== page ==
Progeria is one of the least known genetic disorders. There are two types of Progeria, the only difference being the age group that it affects. The Hutchinson-Gilford Progeria Syndrome is commonly called Childhood Progeria. The second type of Progeria is Werner’s Syndrome, which is the adult form of Progeria. What basically happens in this disorder is that age is accelerated seven times faster than that of a normal person. For example, for Hutchinson-Gilford Progeria Syndrome, a child could look like he is fifty when he is actually five years old. A twenty year old with Werner’s Syndrome could look similar to a sixty or seventy year old person. There is, even now, not much information known about this genetic disorder because
Progeria, also known as Hutchinson-Gilford Progeria Syndrome (HGPS) is an extremely rare genetic disorder where symptoms resembling aspects of aging are displayed at a very early age (Progeria 101). A genetic disease is an illness caused by one or more abnormalities in the genome, especially a condition that is congenital (present from birth). Genetic diseases are rare and may or may not be heritable. There are thousands of extremely rare genetic diseases, one being Progeria. Progeria affects its victims and their families more than physically; it takes a toll on the mental and emotional state of mind.
Med. Genet 2009. 46, 825–833; Cardoso, C., Leventer, R.J., Ward, H.L., Toyo-Oka, K., Chung, J., Gross, A., Martin, C.L., Allanson, J., Pilz, D.T., Olney, A.H., et al. (2003). Refinement of a 400-kb critical region allows genotypic differentiation between isolated lissencephaly, Miller-Dieker syndrome, and other phenotypes secondary to deletions of 17p13.3. Am. J. Hum. Genet. 72, 918–930). MDS is caused by a heterozygous deletion of chromosome 17p13.3, involving several genes including PAFH1B1 and YWHAE coding for LIS1 and 14-3-3 proteins, respectively. This deletion induces malformations during cortical development (Dobyns, W.B., Stratton, R.F., Parke, J.T., Greenberg, F., Nussbaum, R.L., and Ledbetter, D.H. (1983). Miller-Dieker syndrome: Lissencephaly and monosomy 17p. J. Pedod. 102, 552–558; Chong, S.S., Pack, S.D., Roschke, A.V., Tanigami, A., Carrozzo, R., Smith, A.C.M., Dobyns, W.B., and Ledbetter, D.H. (1997). A revision of the lissencephaly and Miller-Dieker syndrome critical regions in chromosome 17p13.3. Hum.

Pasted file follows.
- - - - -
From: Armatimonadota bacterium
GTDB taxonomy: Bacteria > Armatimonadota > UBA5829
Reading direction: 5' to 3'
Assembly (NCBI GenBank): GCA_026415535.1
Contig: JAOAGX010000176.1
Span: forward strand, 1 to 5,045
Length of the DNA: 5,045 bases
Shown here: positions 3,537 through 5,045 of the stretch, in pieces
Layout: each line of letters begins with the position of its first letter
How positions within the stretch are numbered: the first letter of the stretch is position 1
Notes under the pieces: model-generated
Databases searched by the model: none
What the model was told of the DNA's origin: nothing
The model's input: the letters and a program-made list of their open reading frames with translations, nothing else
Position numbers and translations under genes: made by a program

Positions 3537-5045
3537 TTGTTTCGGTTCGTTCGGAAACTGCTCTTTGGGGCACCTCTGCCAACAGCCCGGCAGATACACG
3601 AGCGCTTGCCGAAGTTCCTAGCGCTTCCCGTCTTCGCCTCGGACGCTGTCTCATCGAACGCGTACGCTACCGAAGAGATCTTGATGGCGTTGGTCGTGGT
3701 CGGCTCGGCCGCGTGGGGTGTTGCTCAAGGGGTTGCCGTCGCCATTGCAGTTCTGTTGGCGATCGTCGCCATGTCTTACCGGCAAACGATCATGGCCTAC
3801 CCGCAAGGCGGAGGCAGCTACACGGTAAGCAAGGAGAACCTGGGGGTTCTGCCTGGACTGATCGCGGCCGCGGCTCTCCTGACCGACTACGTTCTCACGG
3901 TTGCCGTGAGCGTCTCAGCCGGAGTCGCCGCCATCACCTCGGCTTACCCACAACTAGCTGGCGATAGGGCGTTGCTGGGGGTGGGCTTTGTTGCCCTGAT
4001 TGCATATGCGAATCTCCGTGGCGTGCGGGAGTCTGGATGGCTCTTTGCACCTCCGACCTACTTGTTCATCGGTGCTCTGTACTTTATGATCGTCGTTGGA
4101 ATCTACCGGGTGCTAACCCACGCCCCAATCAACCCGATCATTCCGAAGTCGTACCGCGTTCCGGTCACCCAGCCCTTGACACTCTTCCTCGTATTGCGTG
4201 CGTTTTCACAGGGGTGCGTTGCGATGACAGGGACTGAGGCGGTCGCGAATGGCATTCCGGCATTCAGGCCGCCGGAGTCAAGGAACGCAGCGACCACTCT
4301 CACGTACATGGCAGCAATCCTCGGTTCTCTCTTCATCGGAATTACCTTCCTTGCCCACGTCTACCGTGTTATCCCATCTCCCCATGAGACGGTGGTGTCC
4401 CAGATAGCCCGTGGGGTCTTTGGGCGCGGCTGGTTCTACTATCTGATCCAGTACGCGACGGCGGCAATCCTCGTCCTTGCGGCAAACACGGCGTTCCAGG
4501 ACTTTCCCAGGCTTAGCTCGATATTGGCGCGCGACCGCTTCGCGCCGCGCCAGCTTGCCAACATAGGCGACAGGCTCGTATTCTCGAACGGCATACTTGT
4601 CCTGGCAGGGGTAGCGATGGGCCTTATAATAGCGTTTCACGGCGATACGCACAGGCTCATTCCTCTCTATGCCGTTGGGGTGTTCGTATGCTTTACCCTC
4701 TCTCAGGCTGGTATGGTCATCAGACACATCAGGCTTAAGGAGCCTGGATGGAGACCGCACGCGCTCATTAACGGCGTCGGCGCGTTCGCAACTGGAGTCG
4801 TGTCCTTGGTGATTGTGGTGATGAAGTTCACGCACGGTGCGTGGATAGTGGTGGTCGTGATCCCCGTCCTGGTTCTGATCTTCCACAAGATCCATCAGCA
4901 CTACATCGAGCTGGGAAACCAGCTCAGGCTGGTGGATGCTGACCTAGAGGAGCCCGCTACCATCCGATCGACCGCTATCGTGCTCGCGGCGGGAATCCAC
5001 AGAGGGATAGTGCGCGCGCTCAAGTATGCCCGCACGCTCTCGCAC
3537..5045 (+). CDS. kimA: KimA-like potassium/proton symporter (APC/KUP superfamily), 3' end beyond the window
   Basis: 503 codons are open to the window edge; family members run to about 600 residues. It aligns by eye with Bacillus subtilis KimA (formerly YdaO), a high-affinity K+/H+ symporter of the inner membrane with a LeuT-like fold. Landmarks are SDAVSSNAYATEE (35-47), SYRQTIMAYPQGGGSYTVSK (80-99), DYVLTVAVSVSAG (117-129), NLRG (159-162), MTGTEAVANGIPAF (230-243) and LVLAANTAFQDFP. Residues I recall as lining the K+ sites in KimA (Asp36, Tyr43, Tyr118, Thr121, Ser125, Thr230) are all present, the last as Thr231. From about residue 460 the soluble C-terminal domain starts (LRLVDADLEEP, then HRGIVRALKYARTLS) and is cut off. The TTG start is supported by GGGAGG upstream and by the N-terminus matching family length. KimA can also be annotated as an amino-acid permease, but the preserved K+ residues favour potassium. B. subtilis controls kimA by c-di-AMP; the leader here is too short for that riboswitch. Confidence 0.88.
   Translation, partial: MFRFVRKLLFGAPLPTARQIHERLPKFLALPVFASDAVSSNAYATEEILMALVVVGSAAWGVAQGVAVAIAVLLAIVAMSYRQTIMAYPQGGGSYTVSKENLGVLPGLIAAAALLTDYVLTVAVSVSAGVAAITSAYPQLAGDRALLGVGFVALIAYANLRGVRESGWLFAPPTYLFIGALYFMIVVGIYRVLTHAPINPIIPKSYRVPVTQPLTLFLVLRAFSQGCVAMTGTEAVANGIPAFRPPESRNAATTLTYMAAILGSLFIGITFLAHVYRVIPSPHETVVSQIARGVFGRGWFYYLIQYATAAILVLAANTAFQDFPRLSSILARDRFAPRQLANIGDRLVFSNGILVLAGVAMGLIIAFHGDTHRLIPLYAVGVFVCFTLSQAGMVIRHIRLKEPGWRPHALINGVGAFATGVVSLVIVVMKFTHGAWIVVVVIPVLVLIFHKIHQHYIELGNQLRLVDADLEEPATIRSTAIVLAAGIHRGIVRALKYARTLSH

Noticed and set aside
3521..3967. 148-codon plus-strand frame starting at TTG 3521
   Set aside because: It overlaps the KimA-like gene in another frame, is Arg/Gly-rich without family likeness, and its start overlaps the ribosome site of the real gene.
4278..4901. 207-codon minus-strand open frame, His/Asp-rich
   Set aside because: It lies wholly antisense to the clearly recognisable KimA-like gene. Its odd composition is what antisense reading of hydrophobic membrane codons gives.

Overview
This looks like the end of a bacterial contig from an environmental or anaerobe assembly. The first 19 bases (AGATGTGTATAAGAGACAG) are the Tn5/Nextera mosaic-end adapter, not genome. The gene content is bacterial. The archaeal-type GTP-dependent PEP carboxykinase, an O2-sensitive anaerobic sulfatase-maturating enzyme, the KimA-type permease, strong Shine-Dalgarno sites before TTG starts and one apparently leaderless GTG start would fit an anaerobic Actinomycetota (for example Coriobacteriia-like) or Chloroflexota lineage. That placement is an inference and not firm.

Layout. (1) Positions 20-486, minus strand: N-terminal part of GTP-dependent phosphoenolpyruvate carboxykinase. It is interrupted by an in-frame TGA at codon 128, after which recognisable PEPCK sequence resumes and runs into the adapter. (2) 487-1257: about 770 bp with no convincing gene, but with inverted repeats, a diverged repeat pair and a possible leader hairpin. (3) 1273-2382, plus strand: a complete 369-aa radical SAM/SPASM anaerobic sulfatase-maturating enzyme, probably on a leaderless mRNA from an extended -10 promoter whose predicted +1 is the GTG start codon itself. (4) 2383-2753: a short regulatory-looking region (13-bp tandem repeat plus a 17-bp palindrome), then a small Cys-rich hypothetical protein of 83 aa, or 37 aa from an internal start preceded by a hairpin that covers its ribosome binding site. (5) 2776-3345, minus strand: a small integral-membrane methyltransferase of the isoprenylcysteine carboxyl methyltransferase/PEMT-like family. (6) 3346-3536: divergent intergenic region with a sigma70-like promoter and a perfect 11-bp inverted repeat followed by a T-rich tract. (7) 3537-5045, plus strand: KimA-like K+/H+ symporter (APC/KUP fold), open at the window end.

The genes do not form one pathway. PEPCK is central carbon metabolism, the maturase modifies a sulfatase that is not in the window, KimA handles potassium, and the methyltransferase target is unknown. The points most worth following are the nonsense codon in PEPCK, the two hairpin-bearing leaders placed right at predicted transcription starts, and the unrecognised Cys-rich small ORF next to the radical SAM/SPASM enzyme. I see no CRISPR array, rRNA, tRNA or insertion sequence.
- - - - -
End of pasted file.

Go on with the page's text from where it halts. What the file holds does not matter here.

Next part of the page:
This disease is genetic and has no environmental factors. De Grouchy syndrome is a rare condition caused by a chromosome 18 abnormality. The affected person will have a short stature, lack of muscle tone, hearing impairment, and foot deformities. Poor coordination, involuntary eye movement, seizures, a small head, underdeveloped mid-face, deep-set eyes, and autistic behavior are also symptoms. There is no known treatment for De Grouchy syndrome. Scientists are working on a treatment, but it is hard to make a treatment for a disease that has no environmental factors. To effectively diagnose De Grouchy syndrome, a genetic analysis needs to be performed. You must go to a hospital or doctor's office to have it diagnosed. It is genetic and it cannot
Although, chromosome 17 contains multiple genes and each cell contributes to the condition. The loss of the RAI1 gene is considered to be the main source of the syndrome. It has also been seen in a small percentage of the affected that rather than a full deletion of the RAI1 gene, they have minor mutations within the gene that cause variations of the disease. Provided that many individuals with just minor mutations may experience some of these symptoms; they are less likely to show some of the physical attributes that come alongside the full deletion of the RAI1
Deoxyribonucleic, or DNA, contains the instructions for the synthesis of molecules that are necessary for the survival of all living organisms. Genetic mutations can occur due to a variety of reasons, and the effects vary in severity. Hutchinson-Gilford Progeria (HGP) syndrome is a severe disease that arises due to a genetic mutation in LMNA gene, which codes for laminin A protein. Such alteration in the genetic code leads to a protein with an aberrant structure which is unable to function properly. The disease occurs approximately in one in eight million births (Coppedè, 2013), and death usually occurs at around the age of 13 (Coppedè, 2013).
This condition is caused by the deletion of several genes located on the long arm (q arm) of at least one strand of chromosome 7. Some of these genes include LIMK1, CLIP2, and NCF1. Much research is focused on the absence of a gene known as ELN, also known as the elastin gene (Williams syndrome, 2013). Researchers have suggested that the deletion of this gene is a major source of much of the phenotypical symptoms of Williams syndrome